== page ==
Bishop Timothy McDonnell understands pope’s decision
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Bishop Timothy A. McDonnell of the Diocese of Springfield, seen here in 2007, said Monday he understands why Pope Benedict XVI has decided to resign. Purchase photo reprints »
FILE - In this Thursday, Dec. 25, 2008, file photo, Pope Benedict XVI holds the pastoral staff as he celebrates Christmas midnight Mass in St. Peter's Basilica at the Vatican. Declaring that he lacks the strength to do his job, Benedict announced Monday Feb. 11, 2013, he will resign Feb. 28 _ becoming the first pontiff to step down in 600 years. His decision sets the stage for a mid-March conclave to elect a new leader for a Roman Catholic Church in deep turmoil. (AP Photo/Gregorio Borgia, File) Purchase photo reprints »
SPRINGFIELD — Bishop Timothy A. McDonnell of the Diocese of Springfield, who will retire this year, said he understands why Pope Benedict XVI believes it is time for him to step aside as the leader of 1 billion Catholics.
“He has a clarity of teaching that is very dramatic, and with that clarity, and with that precision, he realizes his own abilities are no longer what they once were,” McDonnell said Monday in a press conference called to discuss the pontiff’s decision.
“I can understand that the pope would feel the need for energy, strength and the ability to carry on all the work that he has. I know myself that I don’t have the acuity, the sharpness I once had, that I don’t have the energy I once had, and I’m 10 years younger than he is,” said McDonnell. “So I can understand very much why he would do this.”
McDonnell submitted his own resignation Dec. 23, as is required by the Vatican when any bishop reaches the age of 75. He expects to leave before the year is out.
For the first time in nearly six centuries, a sitting pope has decided to resign as the head of the Roman Catholic Church.
Benedict XVI, 85, formerly known as Cardinal Joseph Ratzinger before being elected to the papacy April 19, 2005, said in a statement Monday that after “repeatedly examining his conscience with God,” he would step down at the end of the month.
The pope has said a pontiff should resign if his health prevents him from executing the duties of his office — and that he would do so himself if he felt that he had become incapacitated.
Monday, McDonnell read Benedict’s statement aloud in its entirety and shared his thoughts on the situation, referring to the pope as a precise thinker and clear teacher.
“The Holy Father has always been someone who has thought things through, and when he reaches a conclusion, has put it in words so that people might understand,” he said. “He’s always been one to help us understand more fully the depths of the faith.”
The last time an incumbent pope resigned was in 1415, when Pope Gregory XII stepped down to end a civil war within the Catholic Church known as the “Western Schism.”
According to McDonnell, Benedict XVI will first retire to his summer home, Castel Gandalfo, outside Rome, so as not be in the city when the new pope is being elected, and will then serve as chaplain to a monastery of cloistered nuns.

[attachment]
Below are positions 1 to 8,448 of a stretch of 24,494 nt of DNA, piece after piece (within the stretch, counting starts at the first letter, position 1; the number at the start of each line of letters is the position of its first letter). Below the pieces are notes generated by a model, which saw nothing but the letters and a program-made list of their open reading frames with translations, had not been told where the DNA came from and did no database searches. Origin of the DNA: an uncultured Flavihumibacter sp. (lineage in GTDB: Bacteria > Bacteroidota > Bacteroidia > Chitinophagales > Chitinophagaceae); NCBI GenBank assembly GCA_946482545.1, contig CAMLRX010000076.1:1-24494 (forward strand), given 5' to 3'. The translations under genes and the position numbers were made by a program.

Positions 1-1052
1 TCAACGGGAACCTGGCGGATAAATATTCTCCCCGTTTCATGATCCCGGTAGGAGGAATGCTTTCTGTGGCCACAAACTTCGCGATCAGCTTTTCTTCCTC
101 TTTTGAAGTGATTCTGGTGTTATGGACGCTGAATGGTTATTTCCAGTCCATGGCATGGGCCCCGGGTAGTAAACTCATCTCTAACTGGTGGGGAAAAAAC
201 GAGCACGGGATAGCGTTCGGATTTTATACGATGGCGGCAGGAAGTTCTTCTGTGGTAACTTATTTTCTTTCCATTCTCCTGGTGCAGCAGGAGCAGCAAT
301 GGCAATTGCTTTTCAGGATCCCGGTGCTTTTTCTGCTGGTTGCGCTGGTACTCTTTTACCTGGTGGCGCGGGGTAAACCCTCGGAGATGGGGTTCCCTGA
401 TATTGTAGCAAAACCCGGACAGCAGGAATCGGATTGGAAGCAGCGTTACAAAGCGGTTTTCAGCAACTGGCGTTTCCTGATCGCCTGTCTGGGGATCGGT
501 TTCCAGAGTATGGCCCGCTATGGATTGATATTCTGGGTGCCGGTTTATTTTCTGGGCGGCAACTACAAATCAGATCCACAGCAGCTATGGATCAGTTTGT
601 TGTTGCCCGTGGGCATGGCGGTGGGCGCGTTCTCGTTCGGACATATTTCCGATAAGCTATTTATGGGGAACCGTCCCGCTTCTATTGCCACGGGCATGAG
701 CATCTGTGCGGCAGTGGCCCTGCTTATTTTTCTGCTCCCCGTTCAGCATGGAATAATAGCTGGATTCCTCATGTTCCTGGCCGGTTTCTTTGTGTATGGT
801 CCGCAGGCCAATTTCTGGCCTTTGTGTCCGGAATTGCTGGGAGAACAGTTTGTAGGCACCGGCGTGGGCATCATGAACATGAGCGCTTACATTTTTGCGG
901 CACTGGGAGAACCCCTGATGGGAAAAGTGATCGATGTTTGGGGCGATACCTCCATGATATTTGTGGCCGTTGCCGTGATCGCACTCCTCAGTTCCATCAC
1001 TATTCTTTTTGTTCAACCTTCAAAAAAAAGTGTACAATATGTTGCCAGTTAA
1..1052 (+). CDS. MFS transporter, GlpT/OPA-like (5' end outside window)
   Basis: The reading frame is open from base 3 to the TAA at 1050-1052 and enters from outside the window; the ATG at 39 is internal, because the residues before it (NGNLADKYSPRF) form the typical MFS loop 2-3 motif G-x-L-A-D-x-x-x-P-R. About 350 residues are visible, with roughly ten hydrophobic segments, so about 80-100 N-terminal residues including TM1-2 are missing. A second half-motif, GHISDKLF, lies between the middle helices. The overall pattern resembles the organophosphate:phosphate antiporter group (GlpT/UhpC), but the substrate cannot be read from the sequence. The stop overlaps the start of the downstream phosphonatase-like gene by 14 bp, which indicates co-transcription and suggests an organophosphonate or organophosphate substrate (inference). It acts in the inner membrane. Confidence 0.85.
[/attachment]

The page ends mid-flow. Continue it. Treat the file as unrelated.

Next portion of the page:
As far as speculation over who the next pope might be, McDonnell offered no names, only an old Roman proverb: “Whoever goes in pope, comes out cardinal. What that means is that, simply, the speculation often surprises us,” he said.
He does not expect an American pope due to the tendency of the church to avoid selecting popes from among superpower nations. McDonnell said he believes an African pope — which many have called for — is a possibility.
“He asks our prayers and we offer them wholeheartedly, for him and for the church that God will give him the strength he needs as he faces the weaknesses that have come upon him,” McDonnell said.
The excitement is widespread. “We’re all just praying for the next one. We hope to have him by Easter,” said Nancy Strycharz of Southampton, who attends Our Lady of the Valley Church in Easthampton. “He brought all the gifts that he had,” she said of Benedict.
Boston Cardinal Sean O’Malley praised Benedict for his “courage and his leadership” and recalled he was present in Washington in 2008 when Benedict met with several Boston-area victims of the sex abuse crisis. O’Malley said the pope had a clearly evident “determination to heal the wounds of all persons impacted by the abuse crisis and to ensure that the church continues to do all that is possible to provide for the protection of children.”
The lay Catholic group Voice of the Faithful also praised Benedict’s increased commitment to addressing the scandal. But it said the church still faces numerous problems, including “ultimately, a failure to hold accountable all bishops who were complicit in covering up clergy sexual abuse.”
The group urged the next pope to decrease secrecy and give the laity a greater voice in how the church is run.
Nicholas Cafardi, a board member of the Boston-based group Catholic Democrats, said it’s premature to assess Benedict’s legacy, but his commitment to social justice can’t be ignored.
“At a point in time where so many were ignoring the voices of the poor, Pope Benedict heard them and provided tremendous leadership in ensuring that those in power paid attention to the most vulnerable among us,” he said.
Bishop Robert Deeley, the vicar general of the Boston Archdiocese, worked directly with the pope in Rome before taking his assignment in Boston.
“I know of his deep and abiding love for the church and for fulfilling the saving ministry of Jesus,” Deeley said.
Ray Flynn, the former Boston mayor and U.S. ambassador to the Vatican, said he wasn’t surprised the pope decided to make way for a more energized and effective leader. Benedict has had a number of ailments consistent with his age.
“He always said that he would serve the church he loves as long as God gave him the strength and health. Today he kept his promise,” Flynn said.